No Problem

Travel often involves picking up a few new phrases along the way. In Australia an anxious enquiry may be met with a “no worries”.  In South America, when wanting to know exactly when the telephone was to be connected a familiar “manana” (manyana) can be offered. The promise of tomorrow. Here in the Middle East we just add an Inshallah, maybe tomorrow, maybe next week, Inshallah. In Indonesia there was the optimistic belum belum – not yet. It doesn’t mean it’s not going to happen, it just hasn’t happened yet.

“Have you fixed the water pipe?”

“Belum belum”

“Have you met Madonna?”

“Belum belum”

Don’t ever say no, don’t get definite, let’s keep an air of possibility.

These phrases are used to bide the time, which means they lose their meaning. It was an English/American phrase that lost its meaning yesterday in Qatar. It has no value, no substance or truth.

“No problem”.

But there was a problem, it was more than a problem, it was a catastrophic event. A nightmare. An unimaginable disaster.

While parents, husbands, and loved ones, stood outside of Villagio desperately pleading for someone, anyone, to go in and find the people they loved, they were told “no problem“.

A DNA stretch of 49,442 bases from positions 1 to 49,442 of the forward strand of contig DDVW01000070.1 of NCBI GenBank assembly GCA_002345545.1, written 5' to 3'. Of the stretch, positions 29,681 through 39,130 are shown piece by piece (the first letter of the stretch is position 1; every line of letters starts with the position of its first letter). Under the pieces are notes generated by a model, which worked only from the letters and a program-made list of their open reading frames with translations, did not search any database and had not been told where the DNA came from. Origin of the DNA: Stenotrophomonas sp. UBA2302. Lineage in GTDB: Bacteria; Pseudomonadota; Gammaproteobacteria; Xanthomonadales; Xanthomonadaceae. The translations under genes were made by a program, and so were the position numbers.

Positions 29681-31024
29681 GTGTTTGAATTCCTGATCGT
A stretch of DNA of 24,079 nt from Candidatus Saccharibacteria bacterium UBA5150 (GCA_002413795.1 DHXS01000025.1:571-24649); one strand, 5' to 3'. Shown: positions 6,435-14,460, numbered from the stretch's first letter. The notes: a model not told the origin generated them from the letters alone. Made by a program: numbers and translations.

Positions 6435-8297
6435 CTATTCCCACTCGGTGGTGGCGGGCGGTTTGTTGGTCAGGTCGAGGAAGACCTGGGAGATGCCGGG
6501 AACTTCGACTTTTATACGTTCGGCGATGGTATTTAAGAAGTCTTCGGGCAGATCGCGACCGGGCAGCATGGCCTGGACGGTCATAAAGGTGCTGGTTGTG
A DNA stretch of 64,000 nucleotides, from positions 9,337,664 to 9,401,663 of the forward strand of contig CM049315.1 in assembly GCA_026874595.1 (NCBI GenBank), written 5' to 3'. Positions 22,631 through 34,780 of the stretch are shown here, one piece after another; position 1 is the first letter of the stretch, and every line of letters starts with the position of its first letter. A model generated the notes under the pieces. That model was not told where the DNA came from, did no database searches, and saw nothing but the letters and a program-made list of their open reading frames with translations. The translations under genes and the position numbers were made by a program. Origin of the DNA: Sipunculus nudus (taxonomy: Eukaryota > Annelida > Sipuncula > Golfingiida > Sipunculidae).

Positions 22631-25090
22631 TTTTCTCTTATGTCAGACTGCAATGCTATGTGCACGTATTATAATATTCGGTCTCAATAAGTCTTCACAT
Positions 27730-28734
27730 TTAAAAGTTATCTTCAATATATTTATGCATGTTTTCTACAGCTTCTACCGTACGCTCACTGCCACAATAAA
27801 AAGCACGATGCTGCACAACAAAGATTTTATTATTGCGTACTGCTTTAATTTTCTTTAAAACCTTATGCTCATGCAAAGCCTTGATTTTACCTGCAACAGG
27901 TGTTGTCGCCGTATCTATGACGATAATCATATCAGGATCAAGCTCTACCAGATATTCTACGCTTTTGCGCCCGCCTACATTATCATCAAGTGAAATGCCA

I was writing in a cafe on the day of the fire. My twitter stream was on in the background. It began with someone seeing smoke, then someone took a photo, and people began asking questions. Someone stood by the door of Villagio tweeting about what they could see. “There’s a lady here and she’s says there’s children in there, but they won’t let her in”.

No problem.

Tell me there’s no problem, and I’ll never believe you. None of us will. Ever again.

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  1. Usually my two favorite words here. No. Not that day. Sad …

  2. Tragic use of the phrase. On your sidebar you have a photo of the triplets that were lost that day. It always makes me cry as I have a photo of my son taken in that same spot. The thought of ever losing him just brings me to tears.

  3. When I read the news report, I was thinking of how many times I have been told, ‘mafi mushkila’, when I wanted to scream, ‘no, it IS a problem’ about things that in context were serious to me.
    I just cannot imagine being told no problem when my spouse or offspring were in danger, so many opportunities lost to have made that day one that didn’t cause such grand loss.

  4. Kirsty – These stories have the power to stun me into silence and sadness every time, even though I read from over 7000 miles away. It’s a horrible tragedy that I wouldn’t have known about without your blog. I send a lot of mama love from Seattle to Doha to everyone who lost a child and to everyone who feels the loss of the community’s children. I hug my own two little ones closer as a result.

  5. =(

    I have no words.

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